Literary Corner Cafe

Friday, August 15, 2008

Why We Respect Michiko Kakutani

Michiko Kakutani. If you've written a book, especially if you're a firsttime author, chances are you fear her. If you don't know who Michiko Kakutani is, she's the lead fiction book reviewer fo the "New York Times," and has been for quite a few years now. Her opinions are greatly respected, with the possible exception of those whose writing she doesn't like, and over the years, she's gained the power to make or break a writer's career.

As a serious reader and a serious "still learning" writer of literary fiction, I both admire and respect Michiko Kakutani. Too many reviewers, and this includes not only professional reviewers, but amateur reviewers who want to increase their "page rank," etc., pander to publishers by giving a book praise it doesn't deserve.

Sure, everyone's entitled to his or her own opinion, and we all have different ideas on what makes a book good. Up to a point, all writing is subjective, but only up to a point. Good, clear, emotionally involving writing does carry objective rules, and they're rules every writer needs to master before he or she goes about breaking them for the sake of "art."

I used to be a far more trusting, and naive, reader than I am today. If a professional reviewer said a book was "mesmerizing," "hypnotic," and "haunting," and assured me I'd never be able to forget it, I believed him or her. I'd run out and immediately buy the book, and more often than not, I'd be terribly disappointed.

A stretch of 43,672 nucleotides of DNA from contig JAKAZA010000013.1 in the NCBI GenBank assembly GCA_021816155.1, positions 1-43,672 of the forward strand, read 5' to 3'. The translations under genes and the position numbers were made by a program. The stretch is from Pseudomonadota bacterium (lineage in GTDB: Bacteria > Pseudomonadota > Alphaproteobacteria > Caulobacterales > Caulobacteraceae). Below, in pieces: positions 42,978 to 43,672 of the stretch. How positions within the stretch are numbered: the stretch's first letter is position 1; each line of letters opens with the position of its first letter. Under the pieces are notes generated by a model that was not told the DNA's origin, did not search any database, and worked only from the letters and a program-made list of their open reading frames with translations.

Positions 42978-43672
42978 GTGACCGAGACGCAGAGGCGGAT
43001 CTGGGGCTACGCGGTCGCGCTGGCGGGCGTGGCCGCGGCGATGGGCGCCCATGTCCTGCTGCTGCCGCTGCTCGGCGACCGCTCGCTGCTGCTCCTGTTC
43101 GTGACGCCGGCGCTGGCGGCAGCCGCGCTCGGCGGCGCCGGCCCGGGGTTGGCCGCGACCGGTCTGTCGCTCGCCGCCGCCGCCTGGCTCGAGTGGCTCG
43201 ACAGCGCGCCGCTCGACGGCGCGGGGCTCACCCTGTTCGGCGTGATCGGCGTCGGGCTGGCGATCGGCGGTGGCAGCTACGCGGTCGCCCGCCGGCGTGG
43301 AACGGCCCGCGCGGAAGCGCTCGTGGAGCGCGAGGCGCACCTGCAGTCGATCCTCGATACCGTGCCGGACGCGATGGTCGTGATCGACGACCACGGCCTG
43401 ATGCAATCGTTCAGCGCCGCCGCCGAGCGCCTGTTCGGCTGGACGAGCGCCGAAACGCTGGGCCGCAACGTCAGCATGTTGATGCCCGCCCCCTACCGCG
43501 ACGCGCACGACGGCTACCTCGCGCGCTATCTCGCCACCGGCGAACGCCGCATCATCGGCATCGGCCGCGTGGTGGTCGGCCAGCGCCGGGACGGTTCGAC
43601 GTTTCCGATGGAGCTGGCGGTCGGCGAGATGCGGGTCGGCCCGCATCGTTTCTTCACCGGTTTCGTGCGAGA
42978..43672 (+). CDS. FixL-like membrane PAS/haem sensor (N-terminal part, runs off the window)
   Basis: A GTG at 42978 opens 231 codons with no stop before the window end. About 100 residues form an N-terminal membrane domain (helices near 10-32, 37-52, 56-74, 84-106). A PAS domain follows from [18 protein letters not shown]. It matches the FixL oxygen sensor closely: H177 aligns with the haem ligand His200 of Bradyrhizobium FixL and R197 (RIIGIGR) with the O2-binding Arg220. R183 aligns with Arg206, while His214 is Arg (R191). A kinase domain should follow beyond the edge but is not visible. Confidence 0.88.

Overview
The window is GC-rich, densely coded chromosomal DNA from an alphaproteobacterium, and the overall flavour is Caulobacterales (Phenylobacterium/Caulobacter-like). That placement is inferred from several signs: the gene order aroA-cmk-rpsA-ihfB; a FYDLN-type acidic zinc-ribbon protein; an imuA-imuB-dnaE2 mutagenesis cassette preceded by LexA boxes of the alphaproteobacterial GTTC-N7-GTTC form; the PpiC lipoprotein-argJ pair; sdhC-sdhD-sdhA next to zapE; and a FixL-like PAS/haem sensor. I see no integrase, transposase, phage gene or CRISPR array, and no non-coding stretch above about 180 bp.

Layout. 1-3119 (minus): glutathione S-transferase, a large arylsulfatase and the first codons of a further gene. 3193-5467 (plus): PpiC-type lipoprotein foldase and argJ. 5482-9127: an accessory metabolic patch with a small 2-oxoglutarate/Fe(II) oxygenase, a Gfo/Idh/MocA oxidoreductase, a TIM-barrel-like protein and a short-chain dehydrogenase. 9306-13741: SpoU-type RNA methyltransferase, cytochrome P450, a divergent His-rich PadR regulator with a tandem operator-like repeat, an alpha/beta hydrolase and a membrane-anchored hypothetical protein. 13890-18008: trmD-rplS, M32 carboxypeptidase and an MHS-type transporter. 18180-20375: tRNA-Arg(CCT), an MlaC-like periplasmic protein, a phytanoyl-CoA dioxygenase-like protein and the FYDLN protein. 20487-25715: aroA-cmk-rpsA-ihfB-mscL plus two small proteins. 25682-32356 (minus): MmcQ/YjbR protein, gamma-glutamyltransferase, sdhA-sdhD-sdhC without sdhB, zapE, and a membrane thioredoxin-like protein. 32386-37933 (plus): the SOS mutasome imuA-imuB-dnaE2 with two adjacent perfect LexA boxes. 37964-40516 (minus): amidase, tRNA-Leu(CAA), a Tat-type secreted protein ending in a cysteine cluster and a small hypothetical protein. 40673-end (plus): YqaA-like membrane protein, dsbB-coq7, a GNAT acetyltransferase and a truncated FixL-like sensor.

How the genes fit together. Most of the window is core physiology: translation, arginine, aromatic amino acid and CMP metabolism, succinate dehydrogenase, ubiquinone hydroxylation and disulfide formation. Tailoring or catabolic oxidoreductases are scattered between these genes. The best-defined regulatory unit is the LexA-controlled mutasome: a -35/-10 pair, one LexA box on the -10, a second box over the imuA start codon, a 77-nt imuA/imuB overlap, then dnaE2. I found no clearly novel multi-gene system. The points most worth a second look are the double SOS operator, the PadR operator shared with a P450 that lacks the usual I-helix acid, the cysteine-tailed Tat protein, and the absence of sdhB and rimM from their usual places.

I like and respect Michiko Kakutani for having the courage to tell us a book is bad, or at least less than extraordinary, when it is. But no, I'm not a sheep, I don't always agree with even her. She praised Jhumpa Lahiri's Unaccustomed Earth, and though I found much to admire in that book, I also found much that was less than stellar, especially from a Pulitzer Prize winning author. For example, Lahiri consistently uses "one another" rather than "each other" when she's speaking of only two persons. My eight-year-old niece knows better than that, and that's just the beginning of the plethora of grammar mistakes I found in this volume of short stories. And Lahiri's writing, though elegant and understated, is also flat and abstract.

Still, even though Michiko Kakutani and I disagree about certain books, I respect her courage and the fact that she is her own person. Very few novels can legitimately be called "a masterpiece." Even fewer are as close to perfect as possible. I hope more and more reviewers, both professional and amateur, will follow her lead and start giving readers a more honest and balanced assessment of books under their review, an assessment designed to help the reader in choosing whether or not to read the book, rather than one that tries to promote the book itself, no matter what its merits.

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